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Watch Your Trees for Root Rot Diseases

Tree In Front Of The House
When you think of tree diseases, images of spotted and dead leaves may come to mind. These are the most common signs of tree diseases like anthracnose and bacterial leaf spot. However, another type of tree disease cause less-obvious symptoms, especially in the early stages of the disease.
Root rot diseases are a threat to many trees. Root rot often causes serious tree damage or death before tree owners are aware a problem exists. Keep reading to learn more about root rot diseases and ways to protect your trees.
What Are Root Rot Diseases?
Root rot disease is a general term for a disease that causes a plant's root tissue to rot and decay. Several different species of fungi can cause root rot in trees. Some affect multiple tree species, while others only affect certain kinds of trees.
Phytophthora root rot, for example, is caused by a species of fungi called Phytophthora and is quite common in oak and dogwood trees. Another disease, ganoderma root rot, is caused by the fungus Ganoderma lucidum and primarily affects maples, oaks, and honey locusts. Regardless of the species of fungus at fault, root rot diseases all cause similar symptoms and have similar risk factors.
How Do Root Rot Diseases Affect Trees?
Your tree's roots may be below ground, but the tree depends on them to obtain water and nutrients. If the root tissue begins to rot and fungi invade it, the root tissue can no longer do its job. Eventually, the health of the entire tree will be compromised, as the branches and leaves will no longer have the nutrients and water they need.
Root rot diseases often claim a tree's life within months or years. A tree badly affected by root rot disease is a threat even before the tree is completely dead since the damaged roots impede its stability. Heavy winds or a big storm may knock the weakened tree over.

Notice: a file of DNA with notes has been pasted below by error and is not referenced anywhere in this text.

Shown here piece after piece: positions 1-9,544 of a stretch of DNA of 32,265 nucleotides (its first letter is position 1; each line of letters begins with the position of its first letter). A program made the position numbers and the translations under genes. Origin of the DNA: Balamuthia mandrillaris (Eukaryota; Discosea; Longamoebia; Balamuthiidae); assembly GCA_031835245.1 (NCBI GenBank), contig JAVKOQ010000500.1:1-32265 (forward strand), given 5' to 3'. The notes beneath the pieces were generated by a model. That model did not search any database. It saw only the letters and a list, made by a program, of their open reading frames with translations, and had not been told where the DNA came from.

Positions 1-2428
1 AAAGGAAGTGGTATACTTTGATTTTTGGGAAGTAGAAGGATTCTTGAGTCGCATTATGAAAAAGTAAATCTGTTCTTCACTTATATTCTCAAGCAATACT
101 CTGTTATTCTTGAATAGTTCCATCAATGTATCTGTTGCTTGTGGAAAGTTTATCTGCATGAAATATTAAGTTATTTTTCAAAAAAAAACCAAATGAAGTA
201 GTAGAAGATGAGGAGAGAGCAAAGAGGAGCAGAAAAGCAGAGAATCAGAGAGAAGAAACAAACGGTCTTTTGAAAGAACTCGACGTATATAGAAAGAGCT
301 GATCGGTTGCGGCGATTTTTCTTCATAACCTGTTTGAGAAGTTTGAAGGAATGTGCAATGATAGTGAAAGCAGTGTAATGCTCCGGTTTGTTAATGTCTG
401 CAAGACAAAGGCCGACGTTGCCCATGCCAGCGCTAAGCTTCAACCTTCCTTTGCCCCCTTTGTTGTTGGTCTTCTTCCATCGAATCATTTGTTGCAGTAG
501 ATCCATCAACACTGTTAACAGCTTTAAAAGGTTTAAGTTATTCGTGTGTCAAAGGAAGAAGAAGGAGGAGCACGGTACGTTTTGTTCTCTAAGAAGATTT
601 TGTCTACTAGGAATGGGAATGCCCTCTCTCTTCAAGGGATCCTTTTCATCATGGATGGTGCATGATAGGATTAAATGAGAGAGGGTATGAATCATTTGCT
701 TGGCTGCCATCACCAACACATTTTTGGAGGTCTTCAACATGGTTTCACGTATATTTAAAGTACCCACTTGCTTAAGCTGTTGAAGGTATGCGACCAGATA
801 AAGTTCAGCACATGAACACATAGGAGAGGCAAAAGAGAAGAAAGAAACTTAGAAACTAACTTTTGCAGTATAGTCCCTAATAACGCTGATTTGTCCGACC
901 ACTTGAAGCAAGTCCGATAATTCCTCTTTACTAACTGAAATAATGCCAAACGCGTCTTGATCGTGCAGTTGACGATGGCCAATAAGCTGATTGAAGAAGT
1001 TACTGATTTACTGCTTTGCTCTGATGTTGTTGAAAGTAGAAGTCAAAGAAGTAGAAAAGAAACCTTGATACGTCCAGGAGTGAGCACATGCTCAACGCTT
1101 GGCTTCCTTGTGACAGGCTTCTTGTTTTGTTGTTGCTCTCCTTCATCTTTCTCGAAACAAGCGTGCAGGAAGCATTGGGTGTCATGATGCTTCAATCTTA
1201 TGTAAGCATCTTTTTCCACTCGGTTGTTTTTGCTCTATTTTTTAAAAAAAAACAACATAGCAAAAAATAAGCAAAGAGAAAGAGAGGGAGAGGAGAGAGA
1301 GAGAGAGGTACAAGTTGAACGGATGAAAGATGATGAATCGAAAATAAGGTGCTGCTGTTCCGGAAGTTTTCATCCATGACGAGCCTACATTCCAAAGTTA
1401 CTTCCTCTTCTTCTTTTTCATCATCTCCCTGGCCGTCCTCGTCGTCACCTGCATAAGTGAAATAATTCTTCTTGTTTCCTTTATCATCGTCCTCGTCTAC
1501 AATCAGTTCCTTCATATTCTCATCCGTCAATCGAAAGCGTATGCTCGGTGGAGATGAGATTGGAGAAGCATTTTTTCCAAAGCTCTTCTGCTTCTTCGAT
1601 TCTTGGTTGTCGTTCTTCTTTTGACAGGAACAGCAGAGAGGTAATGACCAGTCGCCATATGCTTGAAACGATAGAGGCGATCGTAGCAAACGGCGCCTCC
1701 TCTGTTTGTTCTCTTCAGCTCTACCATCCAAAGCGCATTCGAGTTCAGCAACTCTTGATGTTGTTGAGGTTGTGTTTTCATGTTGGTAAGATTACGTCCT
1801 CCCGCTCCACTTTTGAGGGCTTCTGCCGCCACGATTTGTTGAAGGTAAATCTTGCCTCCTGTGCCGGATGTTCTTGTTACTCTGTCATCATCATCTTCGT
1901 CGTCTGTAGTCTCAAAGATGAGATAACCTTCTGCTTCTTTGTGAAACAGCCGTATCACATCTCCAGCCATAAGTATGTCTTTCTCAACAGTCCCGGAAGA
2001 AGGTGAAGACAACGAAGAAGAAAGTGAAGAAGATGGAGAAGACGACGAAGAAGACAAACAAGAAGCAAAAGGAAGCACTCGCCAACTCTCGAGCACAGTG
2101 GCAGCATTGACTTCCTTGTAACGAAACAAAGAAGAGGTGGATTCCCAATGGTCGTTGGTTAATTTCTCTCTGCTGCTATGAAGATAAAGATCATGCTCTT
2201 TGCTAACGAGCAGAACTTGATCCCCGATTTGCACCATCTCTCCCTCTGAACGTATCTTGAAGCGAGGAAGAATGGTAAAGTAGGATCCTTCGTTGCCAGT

What Are the Signs of Root Rot Disease?
If you watch your tree carefully, you can spot signs of root rot disease before the leaves start dying. If you identify the disease early, you may be able to have a tree care expert administer fungicides to eliminate the disease or keep it from spreading. Signs of root rot disease include:
  • The appearance of mushroom-like bodies on the exposed roots and lower trunk
  • Brown discoloration of the wood when you lift away bark at the soil line
  • Cankers on the exposed roots and lower trunk of the tree
Symptoms vary somewhat, depending on the species of tree and the type of fungus at fault. If you notice anything suspicious about the roots and lower trunk of your tree, contact a tree care company promptly.
How Can You Prevent Root Rot Diseases?
The fungi that cause root rot diseases typically spread from tree to tree through the soil. You can't do much to keep the fungi from spreading, but you can increase your trees' vigor and make the trees less prone to infection.
Avoid overwatering your trees. Moist soil encourages the fungi to replicate. Use caution when trimming around your trees to avoid nicking any exposed roots, as the fungi often first invade damaged tissue. Also, trim your trees regularly. If you mulch around your trees, be careful not to spread mulch directly against the trunk or exposed roots, as this encourages rot.
Do not let your tree fall victim to a root rot disease. If your tree has suspicious symptoms or you would like help keeping it in good health, contact Community Tree Service, Inc., to schedule an appointment or ask questions.